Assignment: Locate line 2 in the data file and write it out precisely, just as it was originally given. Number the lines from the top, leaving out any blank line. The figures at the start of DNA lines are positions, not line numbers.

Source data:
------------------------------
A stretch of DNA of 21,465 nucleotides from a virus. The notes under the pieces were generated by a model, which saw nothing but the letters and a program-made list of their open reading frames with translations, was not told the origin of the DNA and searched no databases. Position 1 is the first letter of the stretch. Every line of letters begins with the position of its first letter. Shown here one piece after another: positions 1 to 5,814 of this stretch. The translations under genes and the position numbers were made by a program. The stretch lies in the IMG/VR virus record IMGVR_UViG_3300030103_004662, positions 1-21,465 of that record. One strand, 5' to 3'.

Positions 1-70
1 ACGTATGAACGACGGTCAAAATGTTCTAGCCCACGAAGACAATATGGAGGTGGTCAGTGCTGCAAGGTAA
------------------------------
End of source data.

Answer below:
Positions 1-70